[00:46:05] CS: Yeah. Yeah. No. I think you're right. So as we wrap up today, tell us a little bit about your company, Thycotic, and some of the projects or products that you're working on that you are interested and excited to talk about right now.
[00:46:18] TJ: Sure. Well, Thycotic, we're a PAM company. We prevent cyber attacks by securing passwords, protecting endpoints and controlling application access. And we have more than ten thousand customers. So basically from the endpoint to the cloud we have access solution that will you on your PAM maturity. So as far as projects that I would say that I’m working on that I’m excited about that I can actually share is we're undergoing a massive, I guess, security rebuild of the internal architecture and workings, because we are a cloud company. But just optimizing the way that we run our security operations. And the focus has really been on people and processes and technology has kind of been last, because all the technology doesn't really mean a lot if you don't have the right people and process it. So the focus has really been on getting the right people in the right seats and then you're flushing out those processes.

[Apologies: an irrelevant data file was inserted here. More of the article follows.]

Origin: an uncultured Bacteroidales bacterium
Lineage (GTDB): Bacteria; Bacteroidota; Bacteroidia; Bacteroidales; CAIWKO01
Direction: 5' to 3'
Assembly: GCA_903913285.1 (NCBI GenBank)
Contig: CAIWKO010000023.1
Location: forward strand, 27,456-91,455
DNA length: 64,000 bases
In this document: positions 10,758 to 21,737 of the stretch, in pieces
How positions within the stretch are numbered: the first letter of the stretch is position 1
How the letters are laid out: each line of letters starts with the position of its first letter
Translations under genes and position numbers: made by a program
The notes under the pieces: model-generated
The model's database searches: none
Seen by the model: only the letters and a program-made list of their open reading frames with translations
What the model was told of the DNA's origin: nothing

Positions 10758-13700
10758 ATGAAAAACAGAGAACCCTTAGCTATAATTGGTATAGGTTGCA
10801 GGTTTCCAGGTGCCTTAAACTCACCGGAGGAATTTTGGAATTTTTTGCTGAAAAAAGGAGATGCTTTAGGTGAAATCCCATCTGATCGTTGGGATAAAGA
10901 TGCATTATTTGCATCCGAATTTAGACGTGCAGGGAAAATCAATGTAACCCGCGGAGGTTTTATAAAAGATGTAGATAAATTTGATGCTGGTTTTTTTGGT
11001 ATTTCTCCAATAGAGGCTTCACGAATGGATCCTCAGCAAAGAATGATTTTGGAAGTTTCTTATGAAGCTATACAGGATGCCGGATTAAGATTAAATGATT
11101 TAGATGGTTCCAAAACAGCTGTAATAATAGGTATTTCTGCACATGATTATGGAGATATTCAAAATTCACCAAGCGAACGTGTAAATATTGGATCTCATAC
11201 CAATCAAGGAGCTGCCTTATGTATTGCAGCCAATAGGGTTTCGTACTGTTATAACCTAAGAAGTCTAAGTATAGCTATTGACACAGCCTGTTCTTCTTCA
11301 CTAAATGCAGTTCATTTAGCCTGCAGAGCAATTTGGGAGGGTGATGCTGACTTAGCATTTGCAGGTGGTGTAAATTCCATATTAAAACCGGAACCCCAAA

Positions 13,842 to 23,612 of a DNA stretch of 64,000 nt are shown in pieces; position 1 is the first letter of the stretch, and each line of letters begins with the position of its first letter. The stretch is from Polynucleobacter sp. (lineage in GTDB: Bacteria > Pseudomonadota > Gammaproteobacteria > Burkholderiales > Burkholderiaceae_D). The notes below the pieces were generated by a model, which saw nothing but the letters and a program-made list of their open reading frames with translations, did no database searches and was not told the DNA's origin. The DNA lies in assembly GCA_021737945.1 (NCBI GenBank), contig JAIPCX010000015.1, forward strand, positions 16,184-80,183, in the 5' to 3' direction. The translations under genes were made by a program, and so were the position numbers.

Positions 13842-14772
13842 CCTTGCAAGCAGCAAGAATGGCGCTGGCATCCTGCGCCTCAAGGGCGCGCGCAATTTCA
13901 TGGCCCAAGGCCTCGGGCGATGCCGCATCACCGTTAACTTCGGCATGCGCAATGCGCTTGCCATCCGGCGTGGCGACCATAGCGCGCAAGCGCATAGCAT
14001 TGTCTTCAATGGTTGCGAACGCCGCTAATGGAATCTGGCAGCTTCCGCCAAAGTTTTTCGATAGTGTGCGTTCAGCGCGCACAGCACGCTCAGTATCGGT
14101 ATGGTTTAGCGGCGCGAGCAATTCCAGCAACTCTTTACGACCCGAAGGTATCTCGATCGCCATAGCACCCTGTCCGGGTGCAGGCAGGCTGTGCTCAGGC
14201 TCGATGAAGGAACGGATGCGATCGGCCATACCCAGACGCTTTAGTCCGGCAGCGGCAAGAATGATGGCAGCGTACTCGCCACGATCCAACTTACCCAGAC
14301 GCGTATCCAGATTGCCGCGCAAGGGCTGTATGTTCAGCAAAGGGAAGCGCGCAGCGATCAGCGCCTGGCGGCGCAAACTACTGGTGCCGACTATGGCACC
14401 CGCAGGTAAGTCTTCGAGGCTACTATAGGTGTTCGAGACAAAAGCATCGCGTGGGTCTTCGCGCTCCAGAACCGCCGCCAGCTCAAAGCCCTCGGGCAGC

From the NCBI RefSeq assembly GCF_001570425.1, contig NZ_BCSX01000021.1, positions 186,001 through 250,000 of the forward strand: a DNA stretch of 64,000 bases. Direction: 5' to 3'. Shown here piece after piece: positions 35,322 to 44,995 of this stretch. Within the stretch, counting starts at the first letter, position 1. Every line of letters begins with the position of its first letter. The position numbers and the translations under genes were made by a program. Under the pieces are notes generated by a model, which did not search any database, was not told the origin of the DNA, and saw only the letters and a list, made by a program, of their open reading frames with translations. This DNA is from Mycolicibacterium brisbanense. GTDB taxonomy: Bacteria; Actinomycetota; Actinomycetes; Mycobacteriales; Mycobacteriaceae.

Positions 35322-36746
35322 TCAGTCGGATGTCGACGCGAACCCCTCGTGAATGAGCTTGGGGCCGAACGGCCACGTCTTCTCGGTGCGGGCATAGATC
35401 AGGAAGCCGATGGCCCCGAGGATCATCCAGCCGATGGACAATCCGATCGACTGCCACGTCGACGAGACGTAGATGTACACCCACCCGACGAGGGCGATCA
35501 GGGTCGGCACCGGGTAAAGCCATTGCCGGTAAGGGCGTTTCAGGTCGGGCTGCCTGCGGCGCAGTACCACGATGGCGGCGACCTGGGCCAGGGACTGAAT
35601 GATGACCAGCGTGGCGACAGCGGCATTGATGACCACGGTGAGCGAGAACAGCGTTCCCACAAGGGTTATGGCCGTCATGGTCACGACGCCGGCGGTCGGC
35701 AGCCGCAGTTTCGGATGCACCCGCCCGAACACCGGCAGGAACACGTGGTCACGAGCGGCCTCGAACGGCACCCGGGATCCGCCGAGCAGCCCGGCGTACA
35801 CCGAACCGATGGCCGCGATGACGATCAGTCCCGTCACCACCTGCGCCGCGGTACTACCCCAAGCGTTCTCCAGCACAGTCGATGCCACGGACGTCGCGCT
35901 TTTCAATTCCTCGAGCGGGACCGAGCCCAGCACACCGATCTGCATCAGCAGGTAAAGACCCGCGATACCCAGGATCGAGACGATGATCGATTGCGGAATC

But I’m a builder by nature. So I like building things. So just building out a world-class robust security operations center that provides internal security for our corporation, but more so for our partners, which I call our customers, our partners who trusted us to secure their crown jewels, their credentials. So that that's what excites me and gets me up every day is providing that world-class security protection not only for my internal people but for our customers.
[00:48:09] CS: Oh. Yeah, love to hear it. So last question, if people want to know more about Terence Jackson or Thycotic, where can they go online?
[00:48:17] TJ: Sure, www.thycotic.com is our website. Or if you want to reach out to me directly, you can find me on LinkedIn or on twitter, which my Twitter handle is TJackson78.